North Carolina Law Review
In its 1990 Term, the United States Supreme Court heard five cases involving the Fourth Amendment. In this article, Professor Bruce Green analyzes these five search-and-seizure decisions in light of Justice Marshall's criticism that '[Plower, not reason, is the new currency of this Court's decision-making." He examines the various considerations the Court advances in its Fourth Amendment analysis-interpretive principle, policy, and precedent--and discovers inconsistencies in the importance assigned to each of these considerations in a series of cases decided very close together by virtually the same Justices. Each approach controlled, Professor Green argues, only when it could be said to warrant a restrictive reading of the Fourth Amendment, one that favored the State. He concludes that, as Justice Marshall's observation suggests, the decisions of a majority of the Court in the Fourth Amendment area were dictated by nothing more than a shared set of personal preferences and a feeling of empowerment to enact these preferences into law.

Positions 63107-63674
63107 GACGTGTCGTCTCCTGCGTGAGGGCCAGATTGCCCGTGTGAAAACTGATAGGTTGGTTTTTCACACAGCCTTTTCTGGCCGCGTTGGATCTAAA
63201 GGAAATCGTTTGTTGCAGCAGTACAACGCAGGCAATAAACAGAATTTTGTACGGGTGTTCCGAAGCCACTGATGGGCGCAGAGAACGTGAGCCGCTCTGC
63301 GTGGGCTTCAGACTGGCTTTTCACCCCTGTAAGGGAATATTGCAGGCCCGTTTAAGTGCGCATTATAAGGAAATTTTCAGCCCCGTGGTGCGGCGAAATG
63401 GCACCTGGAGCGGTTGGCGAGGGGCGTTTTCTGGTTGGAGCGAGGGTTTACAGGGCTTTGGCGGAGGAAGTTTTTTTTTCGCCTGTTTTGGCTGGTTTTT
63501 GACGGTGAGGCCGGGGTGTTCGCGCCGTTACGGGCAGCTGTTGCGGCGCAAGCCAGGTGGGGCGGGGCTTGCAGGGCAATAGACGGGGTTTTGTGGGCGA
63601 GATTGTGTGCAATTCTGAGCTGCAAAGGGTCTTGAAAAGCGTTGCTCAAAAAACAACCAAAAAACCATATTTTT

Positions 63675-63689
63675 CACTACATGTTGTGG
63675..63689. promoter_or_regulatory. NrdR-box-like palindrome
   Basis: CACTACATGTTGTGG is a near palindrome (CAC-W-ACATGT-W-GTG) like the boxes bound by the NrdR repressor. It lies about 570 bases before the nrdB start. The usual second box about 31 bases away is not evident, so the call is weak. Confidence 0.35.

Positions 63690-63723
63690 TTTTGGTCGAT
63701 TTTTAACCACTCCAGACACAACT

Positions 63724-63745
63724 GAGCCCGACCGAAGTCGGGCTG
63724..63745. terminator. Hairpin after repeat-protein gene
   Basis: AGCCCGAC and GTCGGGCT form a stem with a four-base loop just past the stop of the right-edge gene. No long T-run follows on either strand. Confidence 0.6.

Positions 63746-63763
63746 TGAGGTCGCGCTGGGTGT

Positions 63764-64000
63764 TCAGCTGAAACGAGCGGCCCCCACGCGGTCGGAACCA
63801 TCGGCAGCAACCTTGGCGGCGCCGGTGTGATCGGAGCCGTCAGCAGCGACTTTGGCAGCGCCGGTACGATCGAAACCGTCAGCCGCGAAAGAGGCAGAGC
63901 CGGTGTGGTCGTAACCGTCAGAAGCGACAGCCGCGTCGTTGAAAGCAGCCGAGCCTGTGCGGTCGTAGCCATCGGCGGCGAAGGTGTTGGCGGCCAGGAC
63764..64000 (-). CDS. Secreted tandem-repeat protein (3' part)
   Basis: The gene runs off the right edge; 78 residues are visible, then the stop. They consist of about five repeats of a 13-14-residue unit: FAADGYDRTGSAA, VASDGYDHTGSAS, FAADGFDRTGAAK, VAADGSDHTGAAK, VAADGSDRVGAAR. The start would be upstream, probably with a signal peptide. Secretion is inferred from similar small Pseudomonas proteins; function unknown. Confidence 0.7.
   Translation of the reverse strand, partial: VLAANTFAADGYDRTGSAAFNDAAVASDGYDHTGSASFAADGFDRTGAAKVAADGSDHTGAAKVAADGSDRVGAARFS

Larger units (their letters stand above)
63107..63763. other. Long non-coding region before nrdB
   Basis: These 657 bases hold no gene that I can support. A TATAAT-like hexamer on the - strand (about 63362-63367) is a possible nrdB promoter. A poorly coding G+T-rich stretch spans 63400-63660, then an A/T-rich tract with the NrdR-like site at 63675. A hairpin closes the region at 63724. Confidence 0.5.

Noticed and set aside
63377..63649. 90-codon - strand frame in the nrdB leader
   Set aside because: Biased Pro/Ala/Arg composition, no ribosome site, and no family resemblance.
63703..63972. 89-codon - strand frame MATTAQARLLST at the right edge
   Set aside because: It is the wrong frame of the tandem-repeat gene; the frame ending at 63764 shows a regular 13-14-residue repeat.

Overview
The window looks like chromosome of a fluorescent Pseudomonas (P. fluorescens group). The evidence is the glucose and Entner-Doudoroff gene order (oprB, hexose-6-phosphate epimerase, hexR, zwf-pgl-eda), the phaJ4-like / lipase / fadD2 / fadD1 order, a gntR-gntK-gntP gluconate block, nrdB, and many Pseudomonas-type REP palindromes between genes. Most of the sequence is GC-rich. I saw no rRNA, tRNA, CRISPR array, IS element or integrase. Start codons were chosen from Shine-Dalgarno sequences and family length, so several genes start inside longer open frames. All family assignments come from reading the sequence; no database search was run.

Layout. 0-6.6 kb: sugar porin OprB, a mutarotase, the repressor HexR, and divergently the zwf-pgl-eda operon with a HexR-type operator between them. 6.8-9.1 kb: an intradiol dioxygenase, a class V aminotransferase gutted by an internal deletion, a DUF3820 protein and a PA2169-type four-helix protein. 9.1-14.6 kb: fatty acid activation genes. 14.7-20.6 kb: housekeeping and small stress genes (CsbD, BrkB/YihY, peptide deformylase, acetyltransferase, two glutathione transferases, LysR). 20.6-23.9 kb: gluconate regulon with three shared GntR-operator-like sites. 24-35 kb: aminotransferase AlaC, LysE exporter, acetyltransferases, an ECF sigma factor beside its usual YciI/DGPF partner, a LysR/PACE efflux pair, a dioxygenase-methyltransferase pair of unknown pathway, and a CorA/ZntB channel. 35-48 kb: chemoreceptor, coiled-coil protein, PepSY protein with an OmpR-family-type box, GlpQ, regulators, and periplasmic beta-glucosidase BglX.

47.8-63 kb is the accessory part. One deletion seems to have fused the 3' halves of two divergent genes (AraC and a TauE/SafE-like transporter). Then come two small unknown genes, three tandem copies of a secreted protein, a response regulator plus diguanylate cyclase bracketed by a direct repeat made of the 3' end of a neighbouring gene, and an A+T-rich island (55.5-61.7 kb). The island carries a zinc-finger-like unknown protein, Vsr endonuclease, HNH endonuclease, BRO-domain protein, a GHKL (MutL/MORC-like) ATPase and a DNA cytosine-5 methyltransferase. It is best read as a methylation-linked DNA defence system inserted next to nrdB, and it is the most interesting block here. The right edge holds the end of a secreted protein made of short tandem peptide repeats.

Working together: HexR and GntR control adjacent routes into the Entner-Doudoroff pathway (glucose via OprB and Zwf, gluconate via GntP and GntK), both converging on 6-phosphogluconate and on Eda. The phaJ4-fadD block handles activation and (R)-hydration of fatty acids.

Bruce A. Green,
Power Not Reason: Justice Marshall's Valedictory and the Fourth Amendment in the Supreme Court's 1990 Term , 70 N.C. L. Rev. 373 (1991-1992)
Available at: http://ir.lawnet.fordham.edu/faculty_scholarship/252